Lake George is separated from Lake Champlain by just over two miles of waterfalls on the La Chute River, which tumbles through the one-time mill town of Ticonderoga, a word loosely translated to mean “where the waters meet.”
As Town of Hague Deputy Supervisor Steve Ramant notes, you can pull your boat from the waters of Lake Champlain and be ready to launch it into Lake George in the space of about 10 minutes.
Despite their proximity, these two bodies of water could not be more different in terms of invasive species. Lake George is a highly decorated model for fending off nonnative aquatic life that puddle-jumps from lake to lake, taking over and altering ecosystems as they go.
But the international Lake Champlain, connected to a ship route from the Atlantic Ocean to the Great Lakes, hosts a virtual field guide of nonnative species that have hitchhiked on the hulls of unrestricted boats. One fish, the alewife, has altered the lake’s fisheries. The most recent invader—the fishhook waterflea—consumes zooplankton and threatens to upend the food web.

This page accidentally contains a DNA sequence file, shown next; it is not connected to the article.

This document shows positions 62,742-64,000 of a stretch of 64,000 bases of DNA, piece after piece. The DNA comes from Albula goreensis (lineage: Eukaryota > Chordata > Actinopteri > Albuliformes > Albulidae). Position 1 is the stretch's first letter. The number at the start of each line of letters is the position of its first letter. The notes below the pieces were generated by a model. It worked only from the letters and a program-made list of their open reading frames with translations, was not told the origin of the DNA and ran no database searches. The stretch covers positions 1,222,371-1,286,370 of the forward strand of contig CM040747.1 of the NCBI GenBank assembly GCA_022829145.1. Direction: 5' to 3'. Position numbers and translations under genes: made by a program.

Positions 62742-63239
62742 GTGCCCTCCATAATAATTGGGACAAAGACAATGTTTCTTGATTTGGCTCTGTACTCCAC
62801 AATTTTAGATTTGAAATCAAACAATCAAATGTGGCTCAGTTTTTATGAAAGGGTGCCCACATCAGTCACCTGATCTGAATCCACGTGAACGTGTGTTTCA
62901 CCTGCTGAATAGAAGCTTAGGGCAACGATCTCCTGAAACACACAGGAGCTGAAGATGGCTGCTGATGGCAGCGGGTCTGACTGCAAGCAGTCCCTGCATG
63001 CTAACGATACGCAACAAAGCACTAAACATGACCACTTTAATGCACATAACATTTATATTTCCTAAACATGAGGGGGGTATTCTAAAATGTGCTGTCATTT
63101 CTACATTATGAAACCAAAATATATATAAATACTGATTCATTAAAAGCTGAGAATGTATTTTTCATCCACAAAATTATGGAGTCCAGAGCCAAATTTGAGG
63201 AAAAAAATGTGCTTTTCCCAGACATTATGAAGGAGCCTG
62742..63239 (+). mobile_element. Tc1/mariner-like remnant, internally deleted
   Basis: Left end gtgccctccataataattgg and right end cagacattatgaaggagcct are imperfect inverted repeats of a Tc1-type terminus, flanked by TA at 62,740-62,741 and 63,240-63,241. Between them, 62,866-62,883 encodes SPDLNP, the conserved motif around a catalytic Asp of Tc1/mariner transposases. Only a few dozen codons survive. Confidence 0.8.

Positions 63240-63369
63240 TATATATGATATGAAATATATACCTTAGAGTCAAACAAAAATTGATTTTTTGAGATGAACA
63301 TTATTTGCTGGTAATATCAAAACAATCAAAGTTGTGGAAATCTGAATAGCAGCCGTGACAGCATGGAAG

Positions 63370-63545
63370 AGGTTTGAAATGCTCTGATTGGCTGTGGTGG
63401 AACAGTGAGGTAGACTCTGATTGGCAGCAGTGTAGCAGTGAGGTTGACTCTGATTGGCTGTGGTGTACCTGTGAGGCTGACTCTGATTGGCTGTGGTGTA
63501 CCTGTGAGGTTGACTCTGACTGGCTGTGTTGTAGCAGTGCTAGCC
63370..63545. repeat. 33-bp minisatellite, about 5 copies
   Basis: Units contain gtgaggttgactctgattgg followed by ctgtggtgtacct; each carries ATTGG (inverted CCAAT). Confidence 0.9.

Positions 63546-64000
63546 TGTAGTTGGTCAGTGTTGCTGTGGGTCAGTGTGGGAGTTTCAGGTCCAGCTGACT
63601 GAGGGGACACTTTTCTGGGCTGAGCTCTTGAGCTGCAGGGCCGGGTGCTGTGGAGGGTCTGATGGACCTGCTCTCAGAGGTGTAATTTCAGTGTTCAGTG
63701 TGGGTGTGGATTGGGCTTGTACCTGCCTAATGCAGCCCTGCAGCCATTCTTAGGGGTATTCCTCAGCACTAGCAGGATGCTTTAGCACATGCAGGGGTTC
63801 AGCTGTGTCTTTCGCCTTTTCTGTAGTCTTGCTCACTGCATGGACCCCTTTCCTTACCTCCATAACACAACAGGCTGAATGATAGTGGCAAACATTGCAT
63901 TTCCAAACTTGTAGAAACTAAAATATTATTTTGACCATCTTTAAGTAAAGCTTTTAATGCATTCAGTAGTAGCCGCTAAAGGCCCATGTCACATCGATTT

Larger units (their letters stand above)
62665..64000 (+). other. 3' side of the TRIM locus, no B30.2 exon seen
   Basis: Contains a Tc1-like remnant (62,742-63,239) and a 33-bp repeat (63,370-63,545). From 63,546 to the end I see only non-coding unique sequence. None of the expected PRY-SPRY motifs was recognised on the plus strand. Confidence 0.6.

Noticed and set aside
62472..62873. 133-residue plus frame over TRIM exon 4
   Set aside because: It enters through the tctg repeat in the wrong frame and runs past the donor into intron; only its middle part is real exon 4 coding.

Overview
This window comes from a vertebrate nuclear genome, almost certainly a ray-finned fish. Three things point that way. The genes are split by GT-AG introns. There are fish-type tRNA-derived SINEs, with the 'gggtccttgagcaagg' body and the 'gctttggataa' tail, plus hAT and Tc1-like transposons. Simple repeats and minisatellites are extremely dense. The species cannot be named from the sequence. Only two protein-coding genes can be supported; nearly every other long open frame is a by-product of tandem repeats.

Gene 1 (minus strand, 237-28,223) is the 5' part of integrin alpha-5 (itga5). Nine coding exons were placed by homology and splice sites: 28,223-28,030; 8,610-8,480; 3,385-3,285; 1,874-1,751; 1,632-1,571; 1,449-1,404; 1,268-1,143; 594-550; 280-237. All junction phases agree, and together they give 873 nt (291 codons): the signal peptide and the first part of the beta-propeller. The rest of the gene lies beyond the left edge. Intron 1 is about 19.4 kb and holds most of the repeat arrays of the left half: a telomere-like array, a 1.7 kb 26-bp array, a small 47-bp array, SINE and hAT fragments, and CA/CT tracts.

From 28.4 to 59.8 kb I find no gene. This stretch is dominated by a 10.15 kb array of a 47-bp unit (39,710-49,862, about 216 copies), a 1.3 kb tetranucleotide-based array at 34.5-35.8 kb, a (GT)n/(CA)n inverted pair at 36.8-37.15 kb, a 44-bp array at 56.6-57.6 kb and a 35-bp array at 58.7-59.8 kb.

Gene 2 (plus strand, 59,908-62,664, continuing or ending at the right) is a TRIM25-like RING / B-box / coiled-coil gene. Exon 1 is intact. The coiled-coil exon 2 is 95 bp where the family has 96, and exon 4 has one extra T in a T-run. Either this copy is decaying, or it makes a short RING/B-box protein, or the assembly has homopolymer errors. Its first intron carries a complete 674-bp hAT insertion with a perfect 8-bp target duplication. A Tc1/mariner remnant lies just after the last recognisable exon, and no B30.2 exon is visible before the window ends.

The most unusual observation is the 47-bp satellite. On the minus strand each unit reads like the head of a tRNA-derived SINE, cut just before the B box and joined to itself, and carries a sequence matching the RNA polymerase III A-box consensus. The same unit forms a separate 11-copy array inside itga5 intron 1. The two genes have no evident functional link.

Some of Lake George’s top defenders worry that two boat launches on northern Lake George could become portals to invasives that they have so diligently tried to keep out…
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